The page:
5. I have run into a bit of a problem with how I am trying to do networked messaging between a client and a server application. I am considering trying Network Streams as a solution but wanted to see if anyone has had success (or failure) with this solution or has a better idea. First, a little background on the application: In my system, there are N servers running on the network. Each of these is running on it's own VM with a static IP and unique machine name. There are also N clients. These are running on physical machines, VMs and a Windows RDS (Remote Desktop Server). The messages are all abstract class objects. Both client and server have a copy of the abstract classes so they can send/receive any of the messages. My current solution is to use VI Server to push messages from one application to the other. There is no polling. Clients and servers can go offline at anytime without warning and the application at the other end of the connection must deal with the disconnect gracefully. In normal operation, the client will establish connection to a group of servers (controlled by the user). The client provides it's machine name and VI Server port. Each server then connects back to the client. All messages then pass via these connections. Therefore, a client is uniquely identified to the server by its network machine name. Now the problem. A Windows RDS session does not have a unique machine name. Instead it uses the machine name of the RDS. So, if two users run the client application in two separate RDS sessions at the same time, when they connect to the servers, they will look like the same machine. There is no way to uniquely identify them and route messages to the correct one. So, I have started looking at network streams as a possible solution. They looked interesting because you could add a unique identifier to the URL so you could have more than one endpoint on a single machine. This looked like it would solve my problem because I could combine the machine name and user name to make my client endpoint unique. But here is the process I would need to follow: Server creates an endpoint to listen for client connections. Client gets the list of server names (from a central DB) and then tries to connect to each server's endpoint. If successful, the client creates a unique reader endpoint for that server and then passes the server the information about how to connect to this endpoint. When the server connects to this endpoint, it also creates a unique reader for the client and sends that info. The client connects to the server using this unique endpoint and we now have two unique network streams setup between client and server, one in each direction. The client then disconnects from the first server endpoint since it now has its own unique connection. Both ends will need to have some sort of loop that waits for messages (flattened class objects) and then puts them into the proper local queue for execution within their application. Both will also need to be able to send a shutdown message to each of these loops when exiting to close the connection. My concerns are how to have the server listen for connections with its generic endpoint to multiple clients at once. There is no guarantee that only one client will try to connect at a time. And once the client is fully connected and releases the generic connection, will the server be able to listen for more connections or will that endpoint be broken? How do I reinitialize it? This is all so much easier with VI Server that I might have to just give up on the RDS solution altogether. But I want to give this my best shot before I do that. Thanks for any tips or ideas or pointing out any pitfalls I missed. -John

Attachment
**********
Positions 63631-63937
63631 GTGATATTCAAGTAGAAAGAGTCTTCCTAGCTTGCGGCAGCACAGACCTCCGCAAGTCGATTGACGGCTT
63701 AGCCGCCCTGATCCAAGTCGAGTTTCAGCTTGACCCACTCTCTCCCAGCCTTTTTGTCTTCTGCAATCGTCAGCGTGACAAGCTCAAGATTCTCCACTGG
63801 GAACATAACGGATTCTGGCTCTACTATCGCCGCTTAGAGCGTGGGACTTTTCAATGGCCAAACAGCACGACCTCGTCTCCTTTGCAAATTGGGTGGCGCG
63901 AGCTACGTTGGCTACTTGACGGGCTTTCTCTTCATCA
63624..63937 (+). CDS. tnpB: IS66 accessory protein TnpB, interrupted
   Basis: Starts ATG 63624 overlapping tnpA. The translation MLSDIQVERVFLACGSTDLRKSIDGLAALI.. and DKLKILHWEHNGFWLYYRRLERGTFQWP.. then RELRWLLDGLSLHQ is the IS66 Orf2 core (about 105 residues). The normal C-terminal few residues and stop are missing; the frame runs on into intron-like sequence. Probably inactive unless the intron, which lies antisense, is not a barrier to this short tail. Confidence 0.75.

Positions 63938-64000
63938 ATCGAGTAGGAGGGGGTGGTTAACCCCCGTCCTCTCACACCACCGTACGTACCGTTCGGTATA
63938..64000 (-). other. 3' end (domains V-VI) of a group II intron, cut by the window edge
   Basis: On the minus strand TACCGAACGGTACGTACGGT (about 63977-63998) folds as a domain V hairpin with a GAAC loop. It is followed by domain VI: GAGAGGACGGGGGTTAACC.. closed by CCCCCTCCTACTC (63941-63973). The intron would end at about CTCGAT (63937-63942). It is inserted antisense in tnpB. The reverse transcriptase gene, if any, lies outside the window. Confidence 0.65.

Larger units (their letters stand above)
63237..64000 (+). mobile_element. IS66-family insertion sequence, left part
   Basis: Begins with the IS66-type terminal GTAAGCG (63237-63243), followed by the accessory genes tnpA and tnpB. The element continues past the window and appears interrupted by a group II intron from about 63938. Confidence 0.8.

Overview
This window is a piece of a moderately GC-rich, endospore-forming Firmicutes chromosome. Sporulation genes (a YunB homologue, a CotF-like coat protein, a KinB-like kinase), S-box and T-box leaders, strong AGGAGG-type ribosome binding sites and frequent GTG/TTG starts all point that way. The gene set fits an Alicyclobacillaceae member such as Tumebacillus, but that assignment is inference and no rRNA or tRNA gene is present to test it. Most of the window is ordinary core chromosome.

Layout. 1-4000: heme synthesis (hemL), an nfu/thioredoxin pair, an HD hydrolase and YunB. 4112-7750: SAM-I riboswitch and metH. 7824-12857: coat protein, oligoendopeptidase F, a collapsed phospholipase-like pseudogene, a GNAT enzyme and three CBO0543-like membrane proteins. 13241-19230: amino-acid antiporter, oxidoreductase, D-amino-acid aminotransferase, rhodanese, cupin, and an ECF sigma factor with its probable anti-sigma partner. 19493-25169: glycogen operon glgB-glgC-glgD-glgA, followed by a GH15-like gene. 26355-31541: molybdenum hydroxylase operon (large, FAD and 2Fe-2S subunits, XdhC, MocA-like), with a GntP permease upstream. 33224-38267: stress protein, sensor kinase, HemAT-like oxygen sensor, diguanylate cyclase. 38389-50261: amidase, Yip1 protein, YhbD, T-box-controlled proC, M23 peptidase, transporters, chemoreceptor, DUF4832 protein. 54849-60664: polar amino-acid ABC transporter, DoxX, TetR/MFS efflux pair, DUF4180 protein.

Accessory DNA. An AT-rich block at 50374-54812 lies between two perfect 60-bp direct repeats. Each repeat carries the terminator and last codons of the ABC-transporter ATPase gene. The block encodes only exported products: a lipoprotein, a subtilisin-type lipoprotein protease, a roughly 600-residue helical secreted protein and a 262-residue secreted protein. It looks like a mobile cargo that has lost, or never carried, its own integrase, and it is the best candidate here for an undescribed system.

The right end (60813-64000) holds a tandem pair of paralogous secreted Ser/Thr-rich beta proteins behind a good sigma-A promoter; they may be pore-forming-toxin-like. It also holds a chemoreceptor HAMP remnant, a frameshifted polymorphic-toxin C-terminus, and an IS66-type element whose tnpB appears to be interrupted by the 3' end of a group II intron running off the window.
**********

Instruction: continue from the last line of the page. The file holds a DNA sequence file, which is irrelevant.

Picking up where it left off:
6. Un-abortable from VI Server: Start Asynchronous Call Prepare to call and forget 0x80 I'm trying to abort call and forget VIs that don't get shutdown properly. I'm launching using 0x80 (call and forget) Problem is, I can't seem to find them in memory using VI server. If I "trick" labview and just start opening a VI by name, and put in the correctly (guessed) clone name i.e. dameon.vi:3 and it just so happens to be the right name I can find it. Why isn't it appearing in all VI's in memory? Is there any way to find clones of a VI through server? Stranger still: the name of the VI when i hover over the abort button is something like dameon.vi:Hostdaemon:ProxyCaller.234908238:3 wtf? how can I abort call and forget VIs problematically? Lastly, I'm aware of Abort.vi which I forget who programmed. I got it off lavag at some point, see attached. ~Jon Oh yeah, even if I get the right clone name from VI server through my educated guess, I still cant abort it problematically with the abort method. Showing the front panel with an invoke node does work however (wtf? why?) I can then hit the abort button on the front panel of the daemon, and it does stop. ~Jon Abort_LV82_v100.zip